Shubunka (Barry Sulivan) is a cynical gangster who controls the Neptune Beach waterfront. He runs a numbers racket with the local soda shop owner. The police are in his pocket and the local hoods are on his payroll.
Expected to follow his opera star father into the business, but discontent with his life; a young man pursues a career in popular music and romances the aquatic-ballet dancer he met during his time in the service.
John Carteret has long been depressed and lonely, because, at his wedding years ago, his bride, Moonyean, was murdered. He accepts into his house Kathleen, the 5 year old orphaned niece of ... See full summary »
Set in the early '40s, a San Francisco prostitute is run out of town just as the second World War has begun to intensify. Mamie settles down in Hawaii, hoping to start a new life. Though ... See full summary »
A naive Nebraska girl dreams of success in New York where she immerses herself in the glitzy glamorous life of the nightlife and the nightclubs frequented by rich playboys but murder and manipulative people eventually burst her bubble.
Constance Bennett's career seemed to be on the skids by the 1940s, which saw her appearing in B-movies and supporting roles. By 1948, she was producing her own films (she also produced Paris Underground in 1945). Both of these films are well-made late career entries for a fading star.
In Smart Woman, Bennett is supported by a strong cast, which includes Brian Aherne and Barry Sullivan, plus a host of reliable supporting players such as Otto Kruger (whom I remember as the older man opposite Joan Crawford in Chained) and Selena Royle (also opposite Joan Crawford in Damned Don't Cry).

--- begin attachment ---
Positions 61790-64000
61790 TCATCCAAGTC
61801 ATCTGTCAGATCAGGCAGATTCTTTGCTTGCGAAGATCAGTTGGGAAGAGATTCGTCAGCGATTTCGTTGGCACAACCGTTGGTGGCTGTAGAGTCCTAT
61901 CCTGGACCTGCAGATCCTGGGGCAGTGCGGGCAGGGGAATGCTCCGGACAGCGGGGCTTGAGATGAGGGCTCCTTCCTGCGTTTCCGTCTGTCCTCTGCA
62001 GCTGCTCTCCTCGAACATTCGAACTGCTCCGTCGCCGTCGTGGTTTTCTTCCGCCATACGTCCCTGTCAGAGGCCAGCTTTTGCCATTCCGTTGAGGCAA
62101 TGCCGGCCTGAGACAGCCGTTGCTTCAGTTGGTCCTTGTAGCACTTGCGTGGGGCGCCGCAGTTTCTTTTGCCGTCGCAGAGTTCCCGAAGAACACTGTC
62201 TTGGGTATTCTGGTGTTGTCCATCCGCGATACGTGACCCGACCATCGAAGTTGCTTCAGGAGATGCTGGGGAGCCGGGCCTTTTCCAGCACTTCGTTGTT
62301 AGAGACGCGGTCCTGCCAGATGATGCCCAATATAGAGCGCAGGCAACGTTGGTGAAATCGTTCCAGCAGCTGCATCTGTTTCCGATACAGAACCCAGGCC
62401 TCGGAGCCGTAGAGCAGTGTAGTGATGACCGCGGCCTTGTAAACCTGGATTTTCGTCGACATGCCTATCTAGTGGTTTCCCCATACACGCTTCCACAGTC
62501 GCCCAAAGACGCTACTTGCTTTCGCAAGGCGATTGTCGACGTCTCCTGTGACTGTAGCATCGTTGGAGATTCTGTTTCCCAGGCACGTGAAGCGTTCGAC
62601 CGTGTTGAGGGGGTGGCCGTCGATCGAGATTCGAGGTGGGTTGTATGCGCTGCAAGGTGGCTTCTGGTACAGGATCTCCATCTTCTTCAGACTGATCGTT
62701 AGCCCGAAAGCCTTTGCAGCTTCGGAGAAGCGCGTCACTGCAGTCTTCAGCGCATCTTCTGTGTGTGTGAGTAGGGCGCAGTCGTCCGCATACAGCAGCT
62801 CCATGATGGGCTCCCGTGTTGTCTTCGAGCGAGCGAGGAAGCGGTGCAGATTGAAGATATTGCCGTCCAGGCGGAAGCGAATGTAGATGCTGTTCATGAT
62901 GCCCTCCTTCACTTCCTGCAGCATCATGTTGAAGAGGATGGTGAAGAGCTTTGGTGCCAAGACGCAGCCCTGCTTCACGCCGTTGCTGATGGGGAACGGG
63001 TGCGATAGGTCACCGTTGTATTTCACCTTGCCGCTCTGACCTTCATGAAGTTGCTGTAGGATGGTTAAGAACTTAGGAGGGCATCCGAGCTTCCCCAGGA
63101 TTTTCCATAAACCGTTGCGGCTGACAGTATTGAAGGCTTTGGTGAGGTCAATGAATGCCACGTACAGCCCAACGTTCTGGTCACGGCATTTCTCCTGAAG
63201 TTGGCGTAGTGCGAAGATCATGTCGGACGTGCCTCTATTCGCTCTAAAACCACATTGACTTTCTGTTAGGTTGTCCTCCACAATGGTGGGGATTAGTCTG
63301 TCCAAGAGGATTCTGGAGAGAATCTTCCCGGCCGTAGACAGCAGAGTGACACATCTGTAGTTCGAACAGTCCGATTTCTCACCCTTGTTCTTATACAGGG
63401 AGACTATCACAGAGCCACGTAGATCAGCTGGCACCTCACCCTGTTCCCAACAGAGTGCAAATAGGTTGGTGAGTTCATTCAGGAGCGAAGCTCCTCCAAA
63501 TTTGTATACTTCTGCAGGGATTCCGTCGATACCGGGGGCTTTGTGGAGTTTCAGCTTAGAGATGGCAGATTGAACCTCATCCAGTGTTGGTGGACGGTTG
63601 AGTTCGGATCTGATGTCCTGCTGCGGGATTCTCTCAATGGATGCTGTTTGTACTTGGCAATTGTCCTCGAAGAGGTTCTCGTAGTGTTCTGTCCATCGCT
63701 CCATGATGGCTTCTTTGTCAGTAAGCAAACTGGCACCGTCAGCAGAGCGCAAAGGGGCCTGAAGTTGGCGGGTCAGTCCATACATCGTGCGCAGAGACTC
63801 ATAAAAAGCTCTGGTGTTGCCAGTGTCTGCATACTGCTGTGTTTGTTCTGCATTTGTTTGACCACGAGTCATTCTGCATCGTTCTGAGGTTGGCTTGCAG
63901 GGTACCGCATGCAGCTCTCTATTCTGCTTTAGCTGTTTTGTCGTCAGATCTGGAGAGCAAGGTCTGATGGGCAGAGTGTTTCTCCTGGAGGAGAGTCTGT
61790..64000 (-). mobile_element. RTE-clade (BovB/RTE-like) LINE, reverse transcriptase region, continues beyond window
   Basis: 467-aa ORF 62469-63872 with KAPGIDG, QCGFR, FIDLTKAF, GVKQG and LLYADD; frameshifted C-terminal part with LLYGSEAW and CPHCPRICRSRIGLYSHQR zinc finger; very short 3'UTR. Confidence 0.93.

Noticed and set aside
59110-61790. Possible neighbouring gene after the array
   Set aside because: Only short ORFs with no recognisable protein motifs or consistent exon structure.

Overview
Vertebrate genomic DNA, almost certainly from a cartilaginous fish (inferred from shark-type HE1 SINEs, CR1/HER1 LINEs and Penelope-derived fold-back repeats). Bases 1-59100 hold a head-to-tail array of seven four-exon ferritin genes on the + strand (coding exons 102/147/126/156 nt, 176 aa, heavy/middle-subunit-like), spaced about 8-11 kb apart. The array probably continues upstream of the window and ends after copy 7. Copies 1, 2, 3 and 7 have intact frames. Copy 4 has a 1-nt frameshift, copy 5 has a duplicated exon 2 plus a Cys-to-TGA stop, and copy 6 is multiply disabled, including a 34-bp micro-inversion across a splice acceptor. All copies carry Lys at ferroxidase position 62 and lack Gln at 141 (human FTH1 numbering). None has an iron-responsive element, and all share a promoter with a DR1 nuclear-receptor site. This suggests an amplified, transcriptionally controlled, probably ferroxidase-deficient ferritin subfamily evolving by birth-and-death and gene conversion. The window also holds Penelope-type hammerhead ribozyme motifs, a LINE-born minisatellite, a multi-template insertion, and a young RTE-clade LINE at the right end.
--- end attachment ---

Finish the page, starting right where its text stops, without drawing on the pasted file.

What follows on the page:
The script is intelligent if not a roaring success. The chemistry between Bennett and her co-stars does not run particularly hot, but Bennett does get a chance to wear some gorgeous Adrian gowns and prove she is still a good-looking woman at the (then) advanced age of 43. The photography is polished and Bennett seems to be lit and photographed very, very carefully. There are even some noirish camera angles and shadow play. Bennett's performance is strong and does not appear dated with any evidence of her days as a silent film star. Her style seems contemporary, although Bennett is no longer the hypnotic beauty of her precode heyday.
As Bennett's second production effort, it is a solid vehicle for her, and an interesting film overall, but it was just not powerful enough to give her career any boost. After this, it was all supporting roles. But the film can easily be recommended as a glossy, well-made women's picture. If the film had a low budget, it's impossible to tell.
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